Ford, the US motor manufacturer, yesterday reported better than expected first-quarter profits, which were buoyed by the revival of Jaguar.

Ford has enjoyed great success in raising Jaguar's profile in the US - the biggest market in the world. Dealers delight in playing up the perceived "plumminess" of Jaguar - and the beneficiaries of America's longest economic boom have jumped at the chance to buy into the image.

Last month, US sales of Jaguar cars were up 141 per cent on March 1999. The bumper month capped a record first quarter. Jaguar said 10,262 cars were sold - more than twice the previous record figure.

The strong sales were led by the new S-type sedan, which has been the focus of a worldwide advertising campaign that features the rock star, Sting. Mike Dale, president of Jaguar North America, said the company was "off to a great start in 2000".

There is, however, a risk that the recent stock market sell off will hit Jaguar and many other luxury brands in the US, as high net worth individuals nurse their losses and hold back on big ticket purchases.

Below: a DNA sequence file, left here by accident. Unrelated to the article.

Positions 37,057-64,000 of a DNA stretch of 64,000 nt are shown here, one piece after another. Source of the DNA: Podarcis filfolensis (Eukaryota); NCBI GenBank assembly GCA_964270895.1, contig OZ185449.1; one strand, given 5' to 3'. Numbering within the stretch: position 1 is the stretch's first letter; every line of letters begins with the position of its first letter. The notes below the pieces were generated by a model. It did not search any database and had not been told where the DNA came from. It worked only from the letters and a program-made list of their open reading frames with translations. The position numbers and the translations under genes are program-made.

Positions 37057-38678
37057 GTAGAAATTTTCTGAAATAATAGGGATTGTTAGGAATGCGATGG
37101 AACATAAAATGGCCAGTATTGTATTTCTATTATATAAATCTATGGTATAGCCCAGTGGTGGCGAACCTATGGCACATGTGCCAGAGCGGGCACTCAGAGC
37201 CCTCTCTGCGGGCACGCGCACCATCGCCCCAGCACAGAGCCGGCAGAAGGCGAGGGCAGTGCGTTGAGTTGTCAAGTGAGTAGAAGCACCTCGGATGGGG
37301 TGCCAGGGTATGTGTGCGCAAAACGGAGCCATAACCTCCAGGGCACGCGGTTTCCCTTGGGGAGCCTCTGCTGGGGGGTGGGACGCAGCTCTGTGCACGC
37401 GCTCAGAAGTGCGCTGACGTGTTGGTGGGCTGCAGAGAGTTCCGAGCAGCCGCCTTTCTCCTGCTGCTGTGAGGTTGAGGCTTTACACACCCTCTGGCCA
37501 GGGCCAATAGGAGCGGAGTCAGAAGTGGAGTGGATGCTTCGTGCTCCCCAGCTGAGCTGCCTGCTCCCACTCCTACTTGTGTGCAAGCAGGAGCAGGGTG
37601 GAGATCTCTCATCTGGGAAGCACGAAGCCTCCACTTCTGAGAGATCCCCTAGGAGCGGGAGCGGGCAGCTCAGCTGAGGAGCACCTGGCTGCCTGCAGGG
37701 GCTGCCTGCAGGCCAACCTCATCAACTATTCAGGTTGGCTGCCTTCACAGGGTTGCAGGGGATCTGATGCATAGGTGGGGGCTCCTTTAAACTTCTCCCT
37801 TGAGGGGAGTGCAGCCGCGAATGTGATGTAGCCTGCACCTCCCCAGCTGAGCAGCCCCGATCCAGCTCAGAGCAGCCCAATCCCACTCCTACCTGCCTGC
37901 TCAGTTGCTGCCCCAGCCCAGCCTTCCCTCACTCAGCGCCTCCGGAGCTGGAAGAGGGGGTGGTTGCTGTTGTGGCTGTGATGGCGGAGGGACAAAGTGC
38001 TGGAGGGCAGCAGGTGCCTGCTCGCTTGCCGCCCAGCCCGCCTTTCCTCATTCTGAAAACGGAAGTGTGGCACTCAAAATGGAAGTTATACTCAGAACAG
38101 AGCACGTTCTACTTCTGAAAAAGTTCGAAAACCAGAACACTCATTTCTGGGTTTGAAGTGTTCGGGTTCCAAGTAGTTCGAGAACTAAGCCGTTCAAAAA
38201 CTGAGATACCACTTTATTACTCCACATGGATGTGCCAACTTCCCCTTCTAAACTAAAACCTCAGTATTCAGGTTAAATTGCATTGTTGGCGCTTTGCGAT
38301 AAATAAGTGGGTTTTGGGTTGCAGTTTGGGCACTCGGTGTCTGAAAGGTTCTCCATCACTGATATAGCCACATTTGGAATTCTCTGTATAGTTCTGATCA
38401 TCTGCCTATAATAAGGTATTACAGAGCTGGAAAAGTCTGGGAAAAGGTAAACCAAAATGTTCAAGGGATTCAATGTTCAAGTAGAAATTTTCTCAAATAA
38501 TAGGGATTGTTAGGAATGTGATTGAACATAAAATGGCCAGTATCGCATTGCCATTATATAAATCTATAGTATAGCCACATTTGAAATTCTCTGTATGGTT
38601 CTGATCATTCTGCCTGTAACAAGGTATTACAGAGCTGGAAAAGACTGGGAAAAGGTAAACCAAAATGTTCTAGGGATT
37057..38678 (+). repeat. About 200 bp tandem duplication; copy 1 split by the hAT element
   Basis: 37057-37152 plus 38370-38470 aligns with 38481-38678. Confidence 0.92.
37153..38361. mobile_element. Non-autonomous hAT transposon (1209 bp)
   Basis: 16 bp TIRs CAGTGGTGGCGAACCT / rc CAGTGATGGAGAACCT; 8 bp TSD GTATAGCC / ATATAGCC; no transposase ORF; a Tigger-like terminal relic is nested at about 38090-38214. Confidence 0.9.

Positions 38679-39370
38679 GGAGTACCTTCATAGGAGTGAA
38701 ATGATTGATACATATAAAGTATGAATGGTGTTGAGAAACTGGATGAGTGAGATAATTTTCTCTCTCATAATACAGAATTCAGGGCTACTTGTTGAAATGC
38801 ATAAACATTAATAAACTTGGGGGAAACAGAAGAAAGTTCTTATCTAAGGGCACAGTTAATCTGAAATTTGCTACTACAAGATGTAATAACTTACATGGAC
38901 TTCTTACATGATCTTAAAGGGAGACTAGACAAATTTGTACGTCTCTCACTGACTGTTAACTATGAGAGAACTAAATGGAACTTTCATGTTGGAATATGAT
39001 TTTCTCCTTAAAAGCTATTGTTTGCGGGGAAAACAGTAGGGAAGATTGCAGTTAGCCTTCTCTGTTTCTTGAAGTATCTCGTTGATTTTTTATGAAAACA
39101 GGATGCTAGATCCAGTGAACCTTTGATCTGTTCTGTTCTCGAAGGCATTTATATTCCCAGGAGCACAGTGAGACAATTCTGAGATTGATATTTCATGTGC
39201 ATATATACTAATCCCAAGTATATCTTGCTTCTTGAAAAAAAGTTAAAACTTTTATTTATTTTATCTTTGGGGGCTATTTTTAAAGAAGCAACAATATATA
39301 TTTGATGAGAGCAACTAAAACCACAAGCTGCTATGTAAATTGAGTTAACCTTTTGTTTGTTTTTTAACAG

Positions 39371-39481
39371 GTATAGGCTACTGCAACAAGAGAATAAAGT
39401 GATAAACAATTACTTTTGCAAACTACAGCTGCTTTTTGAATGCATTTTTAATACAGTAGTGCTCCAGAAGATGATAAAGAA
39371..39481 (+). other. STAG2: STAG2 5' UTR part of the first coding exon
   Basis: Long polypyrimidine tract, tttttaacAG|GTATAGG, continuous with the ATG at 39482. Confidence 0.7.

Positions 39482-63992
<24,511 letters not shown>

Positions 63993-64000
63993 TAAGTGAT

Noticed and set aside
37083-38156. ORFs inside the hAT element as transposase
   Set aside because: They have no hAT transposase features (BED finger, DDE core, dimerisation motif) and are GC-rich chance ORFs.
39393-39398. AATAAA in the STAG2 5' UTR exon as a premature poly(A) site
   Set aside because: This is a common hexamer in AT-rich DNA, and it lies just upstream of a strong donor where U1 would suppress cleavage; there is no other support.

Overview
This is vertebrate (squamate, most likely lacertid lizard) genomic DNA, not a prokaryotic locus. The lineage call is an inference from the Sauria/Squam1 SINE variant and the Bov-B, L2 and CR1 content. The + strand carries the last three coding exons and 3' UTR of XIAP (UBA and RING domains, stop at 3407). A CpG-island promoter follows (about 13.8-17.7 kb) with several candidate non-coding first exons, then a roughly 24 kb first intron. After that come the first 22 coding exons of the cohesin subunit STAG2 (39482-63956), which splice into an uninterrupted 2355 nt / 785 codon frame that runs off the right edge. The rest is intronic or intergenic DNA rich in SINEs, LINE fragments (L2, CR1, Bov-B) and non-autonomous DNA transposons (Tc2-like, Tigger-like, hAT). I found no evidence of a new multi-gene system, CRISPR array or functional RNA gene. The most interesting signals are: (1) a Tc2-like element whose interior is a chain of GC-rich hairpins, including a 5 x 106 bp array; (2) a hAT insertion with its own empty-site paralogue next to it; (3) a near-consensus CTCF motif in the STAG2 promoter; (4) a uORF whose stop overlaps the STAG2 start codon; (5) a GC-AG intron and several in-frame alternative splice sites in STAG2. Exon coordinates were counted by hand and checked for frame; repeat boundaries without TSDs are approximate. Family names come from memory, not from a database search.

Ford's US profits rose $288 million to $1.7 billion (£1.1 billion) in the first three months of the year. A record 1.2 million Ford cars and trucks were sold in that period in America.

Jacques Nasser, chief executive of Ford, said: "The real driver behind our North American results is the strong demand for hit products." He said the planned purchase of Land Rover from BMW would "strengthen and broaden" the company's consumer focus.

The US boom helped Ford to carry losses in the rest of the world. In Europe, South America and other overseas markets, Ford lost $115 million in the three-month period, about the same as last year.

Overall, Ford sales rose from $37.55 billion to $42.89 billion. Net profits rose from $1.98 billion to $2.08 billion. Yesterday morning Ford shares rose as much as $4.75 to $57 after the profit figures were released.

Even more than the Jaguar renaissance, Ford has benefited from the demand for rugged sport utility vehicles (SUVs) in America. Again, there is a risk to this growth. The recent rise in oil prices in America has led many would-be SUV drivers to question why they need such big, gas-hungry vehicles.

Last week, Ford announced plans to spin off its Visteon car parts arm as an independent company. It is also returning as much as $10 billion to shareholders. This will still leave Ford with up to $13 billion in the bank to ensure that it can play a part in continuing industry consolidation.